Responsible Investment

CSR vs. CEO pay: a different level of compensation?

February 21, 2013
 

Cai, Jo and Pan, all of whom work within the Department of Finance of Leavey School of Business at Santa Clara University, developed two main hypotheses based on two different theories. They tested an overinvestment hypothesis based on agency theory, which typically emphasizes shareholder wealth maximization; and a conflict-resolution hypothesis based on stakeholder theory, in which the broader interests of all stakeholders of a firm are emphasized with an additional emphasis on ethical and socially supportive decisions by a firm’s management. “Despite the large literature on both CSR and executive compensation, there is no unified theory on the relation between the two. We take two representative but competitive explanations [overinvestment and conflict-resolution]…to determine their relative importance in CSR-executive compensation relation,” they say.

Testing the hypotheses

The research team assembled data from a variety of sources to test their hypotheses. CSR data came from the KLD Stats database (which measures various CSR characteristics of more than 3000 listed US companies between 1995–2009); while CEO compensation data came from the Standard and Poor’s ExecuComp database (1996–2010). Further, they examined board characteristics from the RiskMetrics Director Database, which covers directors of listed US firms (1996–2010).The matching of these data produced a final sample of 11,215 firm-year observations based on 1,946 firms examined between 1996–2010. Their study upholds their conflict-resolution hypothesis, which states: “If the conflict-resolution hypothesis (based on stakeholder theory) is correct, then the CSR engagement inversely influences executive compensation after controlling for confounding factors.”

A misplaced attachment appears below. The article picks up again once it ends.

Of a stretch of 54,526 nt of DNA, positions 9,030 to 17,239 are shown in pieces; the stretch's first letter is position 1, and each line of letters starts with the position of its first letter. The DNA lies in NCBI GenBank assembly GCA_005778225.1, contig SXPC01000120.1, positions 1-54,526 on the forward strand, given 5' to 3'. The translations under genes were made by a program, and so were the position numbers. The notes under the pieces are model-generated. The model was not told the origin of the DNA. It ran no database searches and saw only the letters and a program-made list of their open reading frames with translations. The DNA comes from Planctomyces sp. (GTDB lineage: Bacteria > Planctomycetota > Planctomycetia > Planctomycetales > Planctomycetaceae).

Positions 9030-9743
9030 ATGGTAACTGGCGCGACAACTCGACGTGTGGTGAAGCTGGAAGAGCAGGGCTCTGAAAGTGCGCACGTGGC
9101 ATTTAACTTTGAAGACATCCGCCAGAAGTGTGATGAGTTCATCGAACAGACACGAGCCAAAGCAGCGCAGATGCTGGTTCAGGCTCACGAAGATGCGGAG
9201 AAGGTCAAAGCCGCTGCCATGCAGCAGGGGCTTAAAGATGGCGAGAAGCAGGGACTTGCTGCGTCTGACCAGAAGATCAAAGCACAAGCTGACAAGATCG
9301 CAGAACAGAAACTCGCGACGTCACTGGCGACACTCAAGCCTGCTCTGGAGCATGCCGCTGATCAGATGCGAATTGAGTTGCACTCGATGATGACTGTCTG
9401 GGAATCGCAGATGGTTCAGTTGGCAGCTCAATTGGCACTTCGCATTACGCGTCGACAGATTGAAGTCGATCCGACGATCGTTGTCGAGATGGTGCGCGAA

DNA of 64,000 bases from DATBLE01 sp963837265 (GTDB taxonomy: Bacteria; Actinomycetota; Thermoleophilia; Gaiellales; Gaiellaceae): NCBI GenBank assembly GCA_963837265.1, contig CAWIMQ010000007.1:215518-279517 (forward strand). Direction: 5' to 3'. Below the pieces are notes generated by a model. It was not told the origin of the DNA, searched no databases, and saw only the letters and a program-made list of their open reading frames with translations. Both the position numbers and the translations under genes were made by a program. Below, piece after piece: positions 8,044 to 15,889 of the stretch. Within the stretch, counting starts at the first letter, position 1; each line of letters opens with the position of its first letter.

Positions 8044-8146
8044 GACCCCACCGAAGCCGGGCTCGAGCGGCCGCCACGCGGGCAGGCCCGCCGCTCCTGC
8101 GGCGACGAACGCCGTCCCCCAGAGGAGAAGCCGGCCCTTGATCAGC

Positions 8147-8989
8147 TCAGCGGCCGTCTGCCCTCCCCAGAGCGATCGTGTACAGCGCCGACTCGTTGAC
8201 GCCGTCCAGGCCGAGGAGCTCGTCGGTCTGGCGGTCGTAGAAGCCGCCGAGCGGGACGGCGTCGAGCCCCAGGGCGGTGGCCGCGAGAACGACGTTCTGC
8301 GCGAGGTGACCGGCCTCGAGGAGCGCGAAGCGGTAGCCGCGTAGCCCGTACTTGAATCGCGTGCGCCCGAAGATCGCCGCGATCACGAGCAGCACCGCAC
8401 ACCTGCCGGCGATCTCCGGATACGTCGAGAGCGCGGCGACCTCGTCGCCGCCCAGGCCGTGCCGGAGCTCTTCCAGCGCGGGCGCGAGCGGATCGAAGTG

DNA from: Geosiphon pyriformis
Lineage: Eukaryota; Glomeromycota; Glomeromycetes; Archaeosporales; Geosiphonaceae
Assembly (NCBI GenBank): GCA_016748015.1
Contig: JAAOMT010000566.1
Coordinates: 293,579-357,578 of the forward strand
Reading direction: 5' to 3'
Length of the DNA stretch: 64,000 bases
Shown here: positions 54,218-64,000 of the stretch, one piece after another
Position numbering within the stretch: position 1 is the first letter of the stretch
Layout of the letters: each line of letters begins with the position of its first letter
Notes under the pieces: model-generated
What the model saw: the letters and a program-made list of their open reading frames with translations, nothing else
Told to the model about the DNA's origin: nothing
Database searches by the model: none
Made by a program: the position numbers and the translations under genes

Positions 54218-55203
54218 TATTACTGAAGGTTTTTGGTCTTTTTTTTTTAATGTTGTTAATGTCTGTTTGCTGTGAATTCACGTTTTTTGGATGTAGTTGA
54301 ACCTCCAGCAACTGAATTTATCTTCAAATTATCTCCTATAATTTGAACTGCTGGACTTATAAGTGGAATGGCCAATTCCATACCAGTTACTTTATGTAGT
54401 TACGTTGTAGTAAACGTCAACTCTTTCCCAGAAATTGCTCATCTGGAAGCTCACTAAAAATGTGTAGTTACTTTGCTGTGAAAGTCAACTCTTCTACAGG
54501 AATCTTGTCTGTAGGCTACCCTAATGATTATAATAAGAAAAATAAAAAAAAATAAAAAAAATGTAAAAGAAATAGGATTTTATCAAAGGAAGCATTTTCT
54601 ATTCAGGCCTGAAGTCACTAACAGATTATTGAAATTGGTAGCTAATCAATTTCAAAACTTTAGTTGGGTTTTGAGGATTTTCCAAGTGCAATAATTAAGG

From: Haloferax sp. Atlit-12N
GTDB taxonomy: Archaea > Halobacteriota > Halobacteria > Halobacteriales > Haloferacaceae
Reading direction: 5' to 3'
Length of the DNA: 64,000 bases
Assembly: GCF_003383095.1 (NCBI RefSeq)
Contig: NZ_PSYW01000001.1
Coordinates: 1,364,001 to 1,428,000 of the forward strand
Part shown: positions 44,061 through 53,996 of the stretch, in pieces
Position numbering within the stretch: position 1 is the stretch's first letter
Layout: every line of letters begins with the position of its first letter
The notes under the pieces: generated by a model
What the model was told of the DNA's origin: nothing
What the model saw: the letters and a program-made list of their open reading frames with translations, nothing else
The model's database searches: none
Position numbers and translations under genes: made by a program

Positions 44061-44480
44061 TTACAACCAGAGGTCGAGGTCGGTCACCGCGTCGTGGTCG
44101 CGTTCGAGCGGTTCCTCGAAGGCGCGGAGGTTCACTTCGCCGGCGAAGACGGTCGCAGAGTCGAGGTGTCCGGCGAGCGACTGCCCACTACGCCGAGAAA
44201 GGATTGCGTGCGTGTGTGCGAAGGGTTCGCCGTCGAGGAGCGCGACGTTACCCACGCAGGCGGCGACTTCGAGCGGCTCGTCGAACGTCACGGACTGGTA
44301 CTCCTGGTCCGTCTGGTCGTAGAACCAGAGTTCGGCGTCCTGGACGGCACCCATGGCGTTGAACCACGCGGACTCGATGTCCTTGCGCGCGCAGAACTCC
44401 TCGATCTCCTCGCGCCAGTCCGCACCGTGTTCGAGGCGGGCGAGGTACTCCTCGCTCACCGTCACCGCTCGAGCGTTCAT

Results and contribution

Based on their analysis, the Santa Clara scholars conclude that “CEOs in socially responsible firms receive significantly lower pay than CEOs in otherwise similar but socially irresponsible firms.” While they admit that several significant issues are beyond the scope of the paper — including the causality among CSR engagement, executive compensation, and firm value — the team of researchers says that their contribution to the existing literature is twofold. “We are the first to document a robust negative relation between lagged CSR and CEO compensation,” they say, adding “Second, we add to the growing literature on CSR’s role as a means to resolve conflicts among stakeholders…Overall, our results suggest that socially responsible firms are more prudent in determining their CEOs’ compensation levels.”

References

This article may be reproduced according to our terms of use with attribution (and link, if online) to www.tias.edu. To be cited as: “CSR vs. CEO pay: a different level of compensation?”, Lloyd Kurtz & the FSinsight team, www.tias.edu, February 21, 2013.

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Research paper

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